Scott’s dad had a heart attack and went back to work in the mill. If there’d been a mill for Scott to go back to work in, he says, he’d have done that too. But there wasn’t a mill, so he went on disability. It wasn’t just Scott. I talked to a bunch of mill guys who took this path — one who shattered the bones in his ankle and leg, one with diabetes, another with a heart attack. When the mill shut down, they all went on disability.

Source: NPR Bureau of Labor Statistics, Social Security Administration
Credit: Lam Thuy Vo

The human body isn’t designed to stand in one place all day. We’re designed to move. A strong or desperate person can do it,but the vast majority find it unpleasant or painful. Do it for years, combine it with another condition, close the factory… and you’ll find a lot of people willing to take that disability check over moving to a new city to try their luck at the next factory, again and again and again as each factory shuts down, moves, or fires everyone and replaces them with immigrants willing to work for wages that make disability sound attractive:

But disability has also become a de facto welfare program for people without a lot of education or job skills. … Once people go onto disability, they almost never go back to work. Fewer than 1 percent of those who were on the federal program for disabled workers at the beginning of 2011 have returned to the workforce since then, one economist told me.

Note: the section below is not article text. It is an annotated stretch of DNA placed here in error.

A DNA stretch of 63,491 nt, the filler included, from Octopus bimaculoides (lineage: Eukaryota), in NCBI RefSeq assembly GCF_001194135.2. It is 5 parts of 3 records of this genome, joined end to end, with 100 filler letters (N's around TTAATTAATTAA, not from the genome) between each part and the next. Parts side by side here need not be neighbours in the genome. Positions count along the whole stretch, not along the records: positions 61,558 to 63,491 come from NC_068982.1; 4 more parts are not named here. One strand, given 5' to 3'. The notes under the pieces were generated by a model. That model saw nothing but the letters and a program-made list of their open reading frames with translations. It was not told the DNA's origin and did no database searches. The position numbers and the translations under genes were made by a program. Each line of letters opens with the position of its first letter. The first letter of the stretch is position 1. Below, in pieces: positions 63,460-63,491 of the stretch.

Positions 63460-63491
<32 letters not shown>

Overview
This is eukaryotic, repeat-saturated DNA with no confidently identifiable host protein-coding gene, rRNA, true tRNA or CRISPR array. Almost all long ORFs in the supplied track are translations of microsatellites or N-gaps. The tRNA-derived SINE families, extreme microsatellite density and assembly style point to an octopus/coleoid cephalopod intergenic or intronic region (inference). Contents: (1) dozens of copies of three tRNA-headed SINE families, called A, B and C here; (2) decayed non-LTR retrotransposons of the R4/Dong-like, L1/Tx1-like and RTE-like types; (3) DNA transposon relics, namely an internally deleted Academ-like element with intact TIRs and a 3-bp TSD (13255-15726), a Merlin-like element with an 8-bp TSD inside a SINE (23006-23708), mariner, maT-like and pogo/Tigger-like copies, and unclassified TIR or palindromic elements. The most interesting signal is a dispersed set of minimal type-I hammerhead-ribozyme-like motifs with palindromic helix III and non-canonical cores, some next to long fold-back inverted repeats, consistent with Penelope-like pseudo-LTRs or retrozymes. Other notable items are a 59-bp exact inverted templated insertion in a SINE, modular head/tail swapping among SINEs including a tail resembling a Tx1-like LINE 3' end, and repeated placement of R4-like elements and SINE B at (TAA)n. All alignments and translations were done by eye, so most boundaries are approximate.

People who leave the workforce and go on disability qualify for Medicare… They also get disability payments from the government of about $13,000 a year. This isn’t great. But if your alternative is a minimum wage job that will pay you at most $15,000 a year, and probably does not include health insurance, disability may be a better option.

But, in most cases, going on disability means you will not work, you will not get a raise, you will not get whatever meaning people get from work. Going on disability means, assuming you rely only on those disability payments, you will be poor for the rest of your life. That’s the deal. And it’s a deal 14 million Americans have signed up for.

I know people who’ve taken this deal. The really sad part is the despair. When people are filing for disability, it means they’ve given up. It’s like we decided to have Universal Basic Income, only we structured it the wort way possible to make recipients miserable.

I mean, this is AMERICA. Our ancestors were PIONEERS. They BUILT this place from the ground up.
My grandmother still lives in the house my grandfather built. Nearby, you can still visit the house my great-grandfather built. Those houses have all sorts of oddities because they were built by hand with whatever was available.

And say what you will, much of America is still beautiful. Forests mountains lakes rivers grasslands deserts. Beautiful.

An elderly woman I know lives in an an area with stunning natural beauty. “I hate it here,” she complains. Why? Is she blind? People stay inside and watch TV and grow lonelier.

I saw this “wine glass” at the store last night.

It was advertised as “for mom!” because what every kid wants is a drunk, alcoholic caregiver.

The marketing of chic-tee-hee isn’t it cute that we’re alcoholics? alcoholism to women is disgusting. It’s a sign of how far we’ve sunk that people see this as funny instead of a desperate cry for help.

And I don’t think I need to delve into the statistics on the opiate crisis and rising death rates among younger white women. All of the people who’ve lost their lives to drug addictions.

. Most of you live near museums, rivers, forests, parks, or other lovely places.